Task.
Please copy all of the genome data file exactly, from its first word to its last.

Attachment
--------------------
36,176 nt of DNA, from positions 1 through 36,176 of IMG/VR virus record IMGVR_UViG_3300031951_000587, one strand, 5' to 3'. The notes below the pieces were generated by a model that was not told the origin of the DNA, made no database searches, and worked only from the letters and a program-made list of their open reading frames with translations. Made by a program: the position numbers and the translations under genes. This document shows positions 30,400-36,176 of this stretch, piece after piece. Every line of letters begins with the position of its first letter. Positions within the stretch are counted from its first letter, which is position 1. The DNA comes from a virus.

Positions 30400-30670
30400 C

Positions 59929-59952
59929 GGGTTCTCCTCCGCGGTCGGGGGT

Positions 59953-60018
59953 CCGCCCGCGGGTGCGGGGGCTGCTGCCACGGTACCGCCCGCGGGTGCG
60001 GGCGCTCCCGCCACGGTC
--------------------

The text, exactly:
36,176 nt of DNA, from positions 1 through 36,176 of IMG/VR virus record IMGVR_UViG_3300031951_000587, one strand, 5' to 3'. The notes below the pieces were generated by a model that was not told the origin of the DNA, made no database searches, and worked only from the letters and a program-made list of their open reading frames with translations. Made by a program: the position numbers and the translations under genes. This document shows positions 30,400-36,176 of this stretch, piece after piece. Every line of letters begins with the position of its first letter. Positions within the stretch are counted from its first letter, which is position 1. The DNA comes from a virus.

Positions 30400-30670
30400 C

Positions 59929-59952
59929 GGGTTCTCCTCCGCGGTCGGGGGT

Positions 59953-60018
59953 CCGCCCGCGGGTGCGGGGGCTGCTGCCACGGTACCGCCCGCGGGTGCG
60001 GGCGCTCCCGCCACGGTC